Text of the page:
As the industry braces itself for the latest developments in the Government’s review of stakes and prizes, Malcom George, chief executive of the Association of British Bookmakers, argues that the recommendations should be based on evidence rather than prejudice.
Culture Secretary Karen Bradley is now considering the evidence submitted by the betting industry, academics, charities and campaign groups to the Government’s review of gaming machine stakes and prizes. The resulting recommendations are due to be published in the spring.
There has been a great deal of noise, much of misleading and inaccurate, from campaign groups with vested interests about the stake limits on gaming machines in betting shops.
Some has come from those who just don’t like gambling. But, more disappointingly, some of the criticism has come from sections of the gambling industry that believe attacking betting shops will somehow further their own efforts to increase stakes and prizes on other machines or introduce new methods of payment.
We doubt that this internal industry argument has gone unnoticed by the secretary of state Karen Bradley or sports minister Tracey Crouch and those who seize on any opportunity to criticise our industry. However, what has been missing from the debate about gaming machines and stake limits is a serious discussion based on the facts and evidence.
We all share the responsibility to help those who have become problem gamblers and those at risk of becoming problem gamblers. But, by ignoring the facts and evidence, we risk making matters worse rather than improving the help we offer to problem gamblers.
Since January, we have seen two new and highly significant pieces of independent research published that debunk any idea that gaming machine stake cuts are a sensible approach to solving problem gambling.
Firstly, an independent report published by GambleAware which revealed that the effective lowering of the stake on B2 machines from £100 could actually have made problem gambling worse by increasing riskier and more volatile behaviour.
The study, conducted by Professor David Forrest at the University of Liverpool and Professor Ian McHale at the University of Salford, tracked player behaviour following the introduction of the Government’s £50 staking restrictions in April 2015.
The study concluded that, while the new stake limit resulted in less money being staked above £50, it also led to an increase in total stakes from bets just within the new ‘soft cap’ of £50. This meant players preferred not to opt into the new scheme but decided instead to spend a similar total amount of money using lower stakes over a longer period of time. However, players placed riskier bets at these lower stake levels with a lower chance of winning, the report said.
In a significant blow to suggestions that a stake limit cut would help those at risk of problem gambling, the study concluded: “Generally, our findings do not support the proposition that nudging players towards lower stakes mitigated harm or made play more responsible.”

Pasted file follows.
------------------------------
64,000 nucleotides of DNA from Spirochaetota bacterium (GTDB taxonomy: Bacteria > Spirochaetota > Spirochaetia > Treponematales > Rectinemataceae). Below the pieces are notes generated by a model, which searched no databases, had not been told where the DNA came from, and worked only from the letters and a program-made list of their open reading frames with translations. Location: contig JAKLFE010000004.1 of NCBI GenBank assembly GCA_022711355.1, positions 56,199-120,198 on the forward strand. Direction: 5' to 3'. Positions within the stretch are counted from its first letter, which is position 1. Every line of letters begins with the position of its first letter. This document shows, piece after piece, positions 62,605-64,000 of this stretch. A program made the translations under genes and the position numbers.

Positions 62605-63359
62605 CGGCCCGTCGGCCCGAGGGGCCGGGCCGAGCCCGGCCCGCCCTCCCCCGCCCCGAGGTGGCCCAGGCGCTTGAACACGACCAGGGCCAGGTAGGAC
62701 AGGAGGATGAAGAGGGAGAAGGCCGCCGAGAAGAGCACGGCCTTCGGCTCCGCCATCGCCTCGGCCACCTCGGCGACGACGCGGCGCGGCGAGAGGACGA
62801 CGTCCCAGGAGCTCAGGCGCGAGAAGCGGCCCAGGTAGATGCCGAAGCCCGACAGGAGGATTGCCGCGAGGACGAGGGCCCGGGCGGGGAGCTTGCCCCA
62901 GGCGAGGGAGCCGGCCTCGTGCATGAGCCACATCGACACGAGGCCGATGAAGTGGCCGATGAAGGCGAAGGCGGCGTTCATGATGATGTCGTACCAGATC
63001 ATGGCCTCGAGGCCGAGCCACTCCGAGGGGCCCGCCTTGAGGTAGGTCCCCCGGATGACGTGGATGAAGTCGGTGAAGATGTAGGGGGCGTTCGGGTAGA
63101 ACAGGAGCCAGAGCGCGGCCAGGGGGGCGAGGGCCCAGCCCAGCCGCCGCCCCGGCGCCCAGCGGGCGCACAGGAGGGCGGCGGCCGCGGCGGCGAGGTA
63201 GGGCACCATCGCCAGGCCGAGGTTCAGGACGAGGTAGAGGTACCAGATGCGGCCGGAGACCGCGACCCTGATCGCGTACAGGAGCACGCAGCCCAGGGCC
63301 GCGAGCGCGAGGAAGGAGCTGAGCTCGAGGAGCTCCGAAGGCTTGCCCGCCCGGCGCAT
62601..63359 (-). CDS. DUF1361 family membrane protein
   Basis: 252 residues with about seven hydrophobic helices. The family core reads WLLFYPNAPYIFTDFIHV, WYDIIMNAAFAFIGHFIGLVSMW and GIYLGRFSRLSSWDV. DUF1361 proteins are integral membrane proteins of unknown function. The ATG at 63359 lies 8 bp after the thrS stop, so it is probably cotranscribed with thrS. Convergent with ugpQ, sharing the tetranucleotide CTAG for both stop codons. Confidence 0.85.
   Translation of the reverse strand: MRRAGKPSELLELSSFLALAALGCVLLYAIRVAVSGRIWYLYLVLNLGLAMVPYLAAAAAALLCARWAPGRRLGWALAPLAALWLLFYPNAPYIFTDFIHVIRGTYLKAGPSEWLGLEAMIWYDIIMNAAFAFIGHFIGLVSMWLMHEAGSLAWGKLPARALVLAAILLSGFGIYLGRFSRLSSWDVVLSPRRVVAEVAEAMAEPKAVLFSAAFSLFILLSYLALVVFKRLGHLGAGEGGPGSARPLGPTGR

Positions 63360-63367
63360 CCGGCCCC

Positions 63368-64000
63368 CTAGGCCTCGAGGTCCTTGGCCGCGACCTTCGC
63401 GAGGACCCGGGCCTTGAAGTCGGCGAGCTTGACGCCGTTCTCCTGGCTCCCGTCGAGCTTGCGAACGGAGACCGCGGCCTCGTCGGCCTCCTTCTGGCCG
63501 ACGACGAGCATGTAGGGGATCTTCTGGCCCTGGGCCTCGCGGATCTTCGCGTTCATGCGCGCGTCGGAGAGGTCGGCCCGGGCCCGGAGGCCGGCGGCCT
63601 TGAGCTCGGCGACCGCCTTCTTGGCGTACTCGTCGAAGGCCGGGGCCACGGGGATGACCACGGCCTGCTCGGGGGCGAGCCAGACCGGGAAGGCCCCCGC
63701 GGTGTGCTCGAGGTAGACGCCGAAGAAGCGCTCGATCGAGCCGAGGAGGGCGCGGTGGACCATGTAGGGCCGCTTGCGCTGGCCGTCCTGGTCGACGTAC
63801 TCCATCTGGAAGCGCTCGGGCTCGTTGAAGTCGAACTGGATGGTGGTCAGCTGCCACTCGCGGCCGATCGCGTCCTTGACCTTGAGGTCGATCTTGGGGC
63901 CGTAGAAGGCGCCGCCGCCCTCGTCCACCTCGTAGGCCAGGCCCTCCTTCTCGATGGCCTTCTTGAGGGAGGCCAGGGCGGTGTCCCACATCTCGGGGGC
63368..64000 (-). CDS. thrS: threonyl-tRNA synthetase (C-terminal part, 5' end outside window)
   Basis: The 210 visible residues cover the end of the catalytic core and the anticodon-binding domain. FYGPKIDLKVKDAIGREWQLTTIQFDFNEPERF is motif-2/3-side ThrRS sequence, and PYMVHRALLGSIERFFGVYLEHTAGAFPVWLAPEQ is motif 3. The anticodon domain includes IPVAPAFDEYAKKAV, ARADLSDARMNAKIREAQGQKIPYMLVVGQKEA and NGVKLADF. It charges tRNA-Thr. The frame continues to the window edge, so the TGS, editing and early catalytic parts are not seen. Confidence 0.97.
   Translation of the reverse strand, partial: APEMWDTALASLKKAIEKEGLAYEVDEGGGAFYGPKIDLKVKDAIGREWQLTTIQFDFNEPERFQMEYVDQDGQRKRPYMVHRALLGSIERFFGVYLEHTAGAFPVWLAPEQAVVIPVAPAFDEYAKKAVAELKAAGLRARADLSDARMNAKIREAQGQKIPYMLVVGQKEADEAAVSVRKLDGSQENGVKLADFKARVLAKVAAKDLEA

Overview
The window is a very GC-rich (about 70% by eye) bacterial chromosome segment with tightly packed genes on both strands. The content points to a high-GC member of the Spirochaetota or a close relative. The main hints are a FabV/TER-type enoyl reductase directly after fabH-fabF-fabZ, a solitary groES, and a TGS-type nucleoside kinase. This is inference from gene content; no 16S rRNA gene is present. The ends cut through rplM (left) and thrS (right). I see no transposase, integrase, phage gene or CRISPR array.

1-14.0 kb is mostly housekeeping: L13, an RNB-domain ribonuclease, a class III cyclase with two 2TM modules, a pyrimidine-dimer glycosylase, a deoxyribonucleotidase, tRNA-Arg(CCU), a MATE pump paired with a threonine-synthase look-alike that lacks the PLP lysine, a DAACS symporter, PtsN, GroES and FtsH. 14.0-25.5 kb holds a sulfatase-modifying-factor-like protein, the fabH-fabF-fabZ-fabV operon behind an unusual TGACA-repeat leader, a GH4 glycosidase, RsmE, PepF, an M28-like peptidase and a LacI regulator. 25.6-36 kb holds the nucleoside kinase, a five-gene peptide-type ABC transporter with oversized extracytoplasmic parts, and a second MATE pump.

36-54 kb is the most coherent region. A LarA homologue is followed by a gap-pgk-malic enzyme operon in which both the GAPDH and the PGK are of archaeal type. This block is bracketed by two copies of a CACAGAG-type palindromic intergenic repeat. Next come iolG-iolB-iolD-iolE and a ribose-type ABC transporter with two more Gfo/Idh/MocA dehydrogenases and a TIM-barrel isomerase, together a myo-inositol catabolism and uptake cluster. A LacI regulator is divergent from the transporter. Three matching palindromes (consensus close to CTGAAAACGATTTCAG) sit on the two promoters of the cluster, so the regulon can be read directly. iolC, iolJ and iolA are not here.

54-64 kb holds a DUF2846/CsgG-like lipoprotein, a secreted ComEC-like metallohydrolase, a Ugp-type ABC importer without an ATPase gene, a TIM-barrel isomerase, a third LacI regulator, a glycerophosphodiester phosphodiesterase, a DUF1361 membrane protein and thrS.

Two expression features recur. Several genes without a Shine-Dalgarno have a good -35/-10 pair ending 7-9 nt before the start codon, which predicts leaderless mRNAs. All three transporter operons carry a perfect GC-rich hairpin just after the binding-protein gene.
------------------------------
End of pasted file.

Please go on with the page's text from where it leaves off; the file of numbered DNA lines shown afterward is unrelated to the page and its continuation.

The second important publication came from the Gambling Commission. The Commission released data on gaming machines across betting shops and other gambling venues. It showed that the percentage of sessions on gaming machines which lasted for more than two hours were 67 percent higher in arcades than betting shops – and returned less money to players.
The higher potential staking levels on FOBTs, relative to other gaming machines, are often cited as providing the potential for greater harm. But while betting shops have higher staking levels, the amount of money returned to the player is higher than in arcades.
These are not reports funded by those seeking support for a particular point of view or directly funded by those with vested interests. They are independent and impartial reports, commissioned and published by regulators and independent charities.
The only things that should matter are the facts and the evidence. Betting shops have submitted a huge weight of evidence to the Government’s review, including independent evaluation of the responsible gambling measures we have introduced – voluntarily – on our gaming machines.
These measures include; a Player Awareness System which tracks account based play for markers of harm, the ability to set limits on spend and time on machines – options not available in any other gaming machine venue.
We also stopped advertising gaming machines in our shop windows a long time ago, and machines carry several prominent responsible gambling messages as well as details of the help available if someone feels they are getting into difficulty.
There is a real danger that the Government could ignore all the evidence submitted to its review just to appease a small but vocal group of vested interests.
That would be hugely damaging to High Street betting and all the jobs that the industry creates and to the sports that people bet on. The industry as a whole would suffer, as would our customers and the gambling public.
That’s why the arguments should focus on the evidence and we must all work together to secure the best possible outcome for our industry, the customer and those at risk of problem gambling.